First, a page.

Despite this, it’s arguable that online-only retailers will fare well in the crisis thanks to the convenience they provide for those staying home, and the absence of operational costs that come with a store estate. However, a full picture of how they are performing overall remains to be seen, especially amid growing concerns of warehouse workers’ safety where social distancing measures may difficult to implement.
“Consumers are less likely to make physical status purchases as they’re forced to stay home”
On the other hand, multichannel retailers – those with both a physical and online presence – are set for a difficult period ahead, even if their online sales offsets the total lack of footfall from deserted high streets.
In the early days of the Covid-19 outbreak, luxury retailers acknowledged the threat it represented to the sector.
Prada said it had “interrupted” its growth, Burberry felt the impact after closing Chinese stores before replicating it globally, Gucci had to close its Italian factories when the virus brought the country to a standstill, and luxury department stores Selfridges, Liberty London and Harrods closed their doors as confirmed cases in the UK escalated shortly after Covid-19 was declared a pandemic.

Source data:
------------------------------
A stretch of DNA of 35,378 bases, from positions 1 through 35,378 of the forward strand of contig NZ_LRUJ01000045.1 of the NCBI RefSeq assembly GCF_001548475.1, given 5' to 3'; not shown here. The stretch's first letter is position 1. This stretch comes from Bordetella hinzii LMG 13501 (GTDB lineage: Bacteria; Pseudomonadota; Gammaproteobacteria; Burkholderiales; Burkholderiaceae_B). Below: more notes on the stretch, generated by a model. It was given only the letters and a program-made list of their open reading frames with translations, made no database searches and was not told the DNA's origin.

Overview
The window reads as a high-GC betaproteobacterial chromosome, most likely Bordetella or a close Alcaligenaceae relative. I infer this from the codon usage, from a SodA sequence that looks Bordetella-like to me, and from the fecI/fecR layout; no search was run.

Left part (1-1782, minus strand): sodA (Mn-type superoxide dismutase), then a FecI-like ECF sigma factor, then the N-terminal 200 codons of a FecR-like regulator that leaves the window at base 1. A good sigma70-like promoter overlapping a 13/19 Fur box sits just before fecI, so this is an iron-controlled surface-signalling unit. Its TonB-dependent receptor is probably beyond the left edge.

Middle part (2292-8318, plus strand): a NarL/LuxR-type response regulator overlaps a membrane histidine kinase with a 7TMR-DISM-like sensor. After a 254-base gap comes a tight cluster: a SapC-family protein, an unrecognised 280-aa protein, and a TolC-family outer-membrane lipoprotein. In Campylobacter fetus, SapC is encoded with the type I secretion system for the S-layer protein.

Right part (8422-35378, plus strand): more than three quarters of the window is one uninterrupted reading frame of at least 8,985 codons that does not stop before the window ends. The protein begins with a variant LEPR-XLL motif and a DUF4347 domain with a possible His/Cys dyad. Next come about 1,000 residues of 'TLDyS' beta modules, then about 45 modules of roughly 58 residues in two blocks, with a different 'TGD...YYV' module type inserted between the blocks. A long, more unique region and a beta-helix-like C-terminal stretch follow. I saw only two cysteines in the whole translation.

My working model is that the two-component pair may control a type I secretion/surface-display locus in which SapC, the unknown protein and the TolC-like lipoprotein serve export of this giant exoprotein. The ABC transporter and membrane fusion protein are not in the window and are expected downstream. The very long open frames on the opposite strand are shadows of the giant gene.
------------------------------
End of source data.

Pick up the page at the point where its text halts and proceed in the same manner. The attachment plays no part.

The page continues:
Arguably, the reason why the luxury sector was initially impacted is because of the amount of affluent Chinese shoppers it attracts. With the outbreak starting in Wuhan, China, many luxury retailers temporarily shut their doors in the country for weeks before Covid-19 spread around the world.
Luxury retailers were further impacted when the outbreak hit Italy and France, two countries that house a raft of luxury fashion retailers and labels, such as Prada, Versace, Gucci, Louis Vuitton, Yves Saint Laurent, Armani and Chanel.
Emma Bennett, senior strategy director at branding agency FutureBrand said the mid-market to premium retail sector is also expected to take a big hit, with economic and production uncertainty adversely impacting trading across all categories.
“An early victim of this was Laura Ashley,” she said.
Indeed, the lifestyle retailer became the first UK retail casualty as a result of the coronavirus pandemic when it fell into administration earlier this week.